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Deal to Suspend Debt Ceiling Cuts IRS Funding

S.J. Steinhardt
Published Date:
May 30, 2023

The legislation resulting from the agreement reached by President Joe Biden and House Speaker Kevin McCarthy (R-Calif.) to increase the debt ceiling for two years contains a reduction in the finding allocated to the IRS under the Inflation Reduction Act, multiple news organizations reported.

The $80 billion in increased funding in the Inflation Reduction Act was meant for a number of purposes, such as hiring more agents, increasing enforcement, improving customer service and upgrading systems. The Republican House majority won a rescission of $1.38 billion of this amount, with another $20 billion to be repurposed for nondefense discretionary spending, The New York Times and The Los Angeles Times reported.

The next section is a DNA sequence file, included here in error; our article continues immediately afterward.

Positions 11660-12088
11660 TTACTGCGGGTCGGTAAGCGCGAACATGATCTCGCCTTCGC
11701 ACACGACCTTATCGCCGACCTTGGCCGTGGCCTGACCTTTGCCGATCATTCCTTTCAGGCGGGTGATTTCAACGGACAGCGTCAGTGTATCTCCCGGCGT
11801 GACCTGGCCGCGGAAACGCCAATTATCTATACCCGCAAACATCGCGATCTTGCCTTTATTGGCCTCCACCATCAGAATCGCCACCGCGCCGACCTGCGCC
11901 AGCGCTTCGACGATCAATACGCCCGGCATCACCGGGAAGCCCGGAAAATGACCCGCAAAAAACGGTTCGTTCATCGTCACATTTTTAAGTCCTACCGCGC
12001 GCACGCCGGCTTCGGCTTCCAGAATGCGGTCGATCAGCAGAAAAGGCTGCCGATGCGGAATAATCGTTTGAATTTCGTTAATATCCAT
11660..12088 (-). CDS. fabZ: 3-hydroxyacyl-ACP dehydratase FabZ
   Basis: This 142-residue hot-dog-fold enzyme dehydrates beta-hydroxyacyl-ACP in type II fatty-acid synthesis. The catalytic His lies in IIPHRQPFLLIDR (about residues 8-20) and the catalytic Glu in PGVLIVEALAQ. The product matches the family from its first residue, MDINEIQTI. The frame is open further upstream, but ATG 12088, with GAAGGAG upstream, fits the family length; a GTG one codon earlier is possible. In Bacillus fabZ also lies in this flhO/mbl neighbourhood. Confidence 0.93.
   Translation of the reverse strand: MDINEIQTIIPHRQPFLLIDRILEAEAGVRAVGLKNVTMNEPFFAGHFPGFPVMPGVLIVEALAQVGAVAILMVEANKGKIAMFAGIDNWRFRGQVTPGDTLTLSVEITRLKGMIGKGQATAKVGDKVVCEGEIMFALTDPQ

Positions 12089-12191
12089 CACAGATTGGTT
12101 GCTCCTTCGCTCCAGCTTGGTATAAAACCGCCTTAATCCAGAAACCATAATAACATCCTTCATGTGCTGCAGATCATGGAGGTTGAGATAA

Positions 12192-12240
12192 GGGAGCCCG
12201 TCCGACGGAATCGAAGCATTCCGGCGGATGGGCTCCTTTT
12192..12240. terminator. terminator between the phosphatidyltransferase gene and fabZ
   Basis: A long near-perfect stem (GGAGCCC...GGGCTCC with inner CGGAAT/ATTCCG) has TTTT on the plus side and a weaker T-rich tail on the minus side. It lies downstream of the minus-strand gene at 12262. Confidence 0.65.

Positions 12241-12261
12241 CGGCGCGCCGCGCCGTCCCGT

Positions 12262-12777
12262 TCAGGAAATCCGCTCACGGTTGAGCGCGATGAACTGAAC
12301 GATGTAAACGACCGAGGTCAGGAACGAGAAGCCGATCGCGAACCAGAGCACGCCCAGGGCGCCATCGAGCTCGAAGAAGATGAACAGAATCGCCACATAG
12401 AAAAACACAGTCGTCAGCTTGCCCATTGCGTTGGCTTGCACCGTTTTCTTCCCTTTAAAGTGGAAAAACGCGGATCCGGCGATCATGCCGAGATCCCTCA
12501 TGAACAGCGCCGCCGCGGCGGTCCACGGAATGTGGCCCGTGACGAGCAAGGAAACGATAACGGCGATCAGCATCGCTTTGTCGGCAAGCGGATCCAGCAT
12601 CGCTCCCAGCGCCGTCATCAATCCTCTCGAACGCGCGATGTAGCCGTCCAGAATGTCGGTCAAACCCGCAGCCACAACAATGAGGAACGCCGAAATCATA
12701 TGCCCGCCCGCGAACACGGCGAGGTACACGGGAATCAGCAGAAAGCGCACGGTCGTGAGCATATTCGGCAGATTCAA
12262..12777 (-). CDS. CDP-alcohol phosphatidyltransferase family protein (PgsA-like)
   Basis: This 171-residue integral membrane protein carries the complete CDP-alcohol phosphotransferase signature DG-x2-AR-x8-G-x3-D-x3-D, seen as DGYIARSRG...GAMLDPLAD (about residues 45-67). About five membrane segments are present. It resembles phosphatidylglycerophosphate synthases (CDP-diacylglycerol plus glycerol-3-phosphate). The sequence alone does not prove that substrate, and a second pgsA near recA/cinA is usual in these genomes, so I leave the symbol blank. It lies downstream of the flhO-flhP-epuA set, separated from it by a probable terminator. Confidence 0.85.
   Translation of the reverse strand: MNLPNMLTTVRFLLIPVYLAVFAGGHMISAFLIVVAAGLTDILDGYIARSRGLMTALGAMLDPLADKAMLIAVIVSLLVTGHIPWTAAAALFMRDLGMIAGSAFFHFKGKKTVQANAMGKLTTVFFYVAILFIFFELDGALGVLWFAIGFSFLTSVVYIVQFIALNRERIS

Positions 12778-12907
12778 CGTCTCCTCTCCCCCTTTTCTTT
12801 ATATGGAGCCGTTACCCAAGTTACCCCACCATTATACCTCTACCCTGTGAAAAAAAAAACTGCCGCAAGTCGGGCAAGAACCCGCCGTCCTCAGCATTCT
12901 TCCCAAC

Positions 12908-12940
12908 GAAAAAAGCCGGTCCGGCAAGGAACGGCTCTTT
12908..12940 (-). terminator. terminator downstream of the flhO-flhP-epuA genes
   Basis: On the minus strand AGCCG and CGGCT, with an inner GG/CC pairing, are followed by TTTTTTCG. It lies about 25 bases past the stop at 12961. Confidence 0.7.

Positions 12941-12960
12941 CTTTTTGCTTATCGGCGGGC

The Inflation Reduction Act was intended to provide steady funding to the IRS over nine years, so that the agency could make long-term plans, according to The Wall Street Journal. But the $80 in funding was very unpopular with Republicans in Congress. 

Increased IRS funding has been demonstrated to be a good return on investment. Every one dollar increase in IRS funding for enforcement results in $5 to $9 of increased revenues, the Congressional Budget Office (CBO) estimated in September 2021. “The $20 billion being diverted from the agency could therefore raise as much as $142 billion through 2031,” Reuters Breakingviews maintained.

The bill limits discretionary spending to 1 percent annually for the next two years; imposes new work requirements on some low-income people who receive Supplemental Nutritional Assistance Program up to age 54, instead of up to age 50; and gets back about $30 billion in unspent COVID-19 relief money. Some of that money will also be repurposed for nondefense discretionary spending.  

The debt ceiling legislation also requires the Biden Administration to end the current pause on student loan repayments by late August. It does not end the administration’s plan to forgive $430 million in student debt. A case challenging that plan is currently before the U.S. Supreme Court.

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